- sometimes people in Seattle are a bit angry at Amazon...
    - I've had slightly better 401k matching at other companies before.
    - time off can be a bit short at the start, but normal for the US.


  7. Helpful (1)

    "Good place to start your career but not for everyone"

    StarStarStarStarStar
    • Work/Life Balance
    • Culture & Values
    • Career Opportunities
    • Comp & Benefits
    • Senior Management
    Current Employee - Software Development Engineer-II in Seattle, WA
    Current Employee - Software Development Engineer-II in Seattle, WA
    Recommends
    Positive Outlook
    Approves of CEO

    I have been working at Amazon full-time (More than a year)

    Pros

    1. You meet a lot of super smart and hard-working people here. You'll become a competent coder, designer, and architect in no time. Engineers are usually nice and willing to help.
    2. The pay is great especially if it is your first full-time job.
    3. You can work from home if you do not have any meetings scheduled.
    4. Because the work you do is usually very challenging, you develop a genuine camaraderie with your teammates.
    5. Amazon is a great resume booster. You can go anywhere you'd like after working here.

    Cons

    1. Ridiculous amount of pressure. It's definitely not for everyone.
    2. Depending on your luck, you may have to work with a product manager that loves to micro-manage. They ask for target completion dates, and proceed to track your progress on a daily basis. It can get very suffocating from time to time.
    3. The downside of having a tight deadline is that you do not get that much opportunity to experiment with new technologies. Oftentimes you need to stick with the safer, less innovative approach.
    4. There are not enough dev resources to carry out the vision of the management team. As a result, everyone puts in insane numbers of hours each week. Don't be surprised if you find yourself working 60 to 80 hours a week. If your teammates do it, you'll have to do it. Otherwise, you'll be considered an underperformer.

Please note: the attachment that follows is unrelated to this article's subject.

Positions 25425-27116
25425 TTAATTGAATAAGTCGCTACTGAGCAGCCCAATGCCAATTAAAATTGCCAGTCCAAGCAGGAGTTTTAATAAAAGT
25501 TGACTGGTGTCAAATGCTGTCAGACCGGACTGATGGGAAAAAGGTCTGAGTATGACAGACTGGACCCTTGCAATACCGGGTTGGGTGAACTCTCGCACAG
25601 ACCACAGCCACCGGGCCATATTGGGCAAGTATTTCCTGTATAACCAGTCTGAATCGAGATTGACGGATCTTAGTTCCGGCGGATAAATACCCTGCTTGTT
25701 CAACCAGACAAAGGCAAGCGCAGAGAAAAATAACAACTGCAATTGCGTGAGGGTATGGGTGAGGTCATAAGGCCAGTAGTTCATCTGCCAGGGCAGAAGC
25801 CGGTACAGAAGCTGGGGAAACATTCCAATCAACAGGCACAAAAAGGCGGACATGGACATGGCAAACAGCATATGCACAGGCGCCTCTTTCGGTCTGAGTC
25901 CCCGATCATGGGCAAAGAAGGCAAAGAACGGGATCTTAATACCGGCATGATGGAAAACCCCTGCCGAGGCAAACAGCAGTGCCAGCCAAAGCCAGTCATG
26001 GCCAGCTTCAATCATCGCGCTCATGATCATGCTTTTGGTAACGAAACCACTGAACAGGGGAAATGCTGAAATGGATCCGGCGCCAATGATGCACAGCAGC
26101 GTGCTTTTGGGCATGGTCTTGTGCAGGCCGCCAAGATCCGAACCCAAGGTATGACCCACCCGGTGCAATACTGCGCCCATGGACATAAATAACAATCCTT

5. Perks are not as good as Facebook or Google. There's no free food or free drinks here.

    Advice to Management

    Amazon is growing at a tremendous pace no doubt. Perks like free food and drinks are now super common among tech giants. We don't mind working hard but if you'd like us to work hard and be happy, please also take care of your engineers. I've been with the company for 2 years and still do not understand why we have to track the deadline of each and every project down to the day.

  8. "Software Development Engineer Intern"

    StarStarStarStarStar
    • Work/Life Balance
    • Culture & Values
    • Career Opportunities
    • Comp & Benefits
    • Senior Management
    Current Intern - Software Development Engineer Intern in Seattle, WA
    Current Intern - Software Development Engineer Intern in Seattle, WA
    Recommends
    Positive Outlook
    Approves of CEO

    I have been working at Amazon as an intern (Less than a year)

    Pros

    Team was very relaxed. Could take days off and leave early as needed and nobody would give you a hard time. YMMV of course.

    Cons

    Team is very focused on coding and push push pushing code, so much so that it felt to be at the detriment of promoting health within the team.

    Advice to Management

    Don't lose sight of the thing that makes Amazon great, but at the same time, don't push your employees to forego their health and personal connections with others for the sake of MORE CODE.


  9. Helpful (2)

    "Intense workplace with lots of difficult technical challenges"

    StarStarStarStarStar
    • Work/Life Balance
    • Culture & Values
    • Career Opportunities
    • Comp & Benefits
    • Senior Management
    Current Employee - Senior Software Development Engineer in Seattle, WA
    Current Employee - Senior Software Development Engineer in Seattle, WA
    Doesn't Recommend
    Positive Outlook
    Approves of CEO

    I have been working at Amazon full-time (More than 5 years)

    Pros

    Amazon's set of technical challenges are unique to just a handful of companies. Thanks to the high hiring bar, you'll truly find yourself working with some of the smartest individuals you'll ever meet. You will be given opportunities to grow your skill set, and your career, and even if you choose to leave the company, you will find your experience in very high demand with other employers in the area.

    Teams generally run themselves independently - this includes defining projects, their priorities, and technical decisions. In that sense, it would be accurate to think of Amazon as a collection of loosely affiliated startups, which sometime overlap in scope, with a shared goal of doing right by our customers.

    Cons

    All the cons associated with working at Amazon ultimately tie back to our leadership principle of Frugality. The company simply doesn't care about the wellbeing of its employees, even if it results in hurting overall productivity and morale.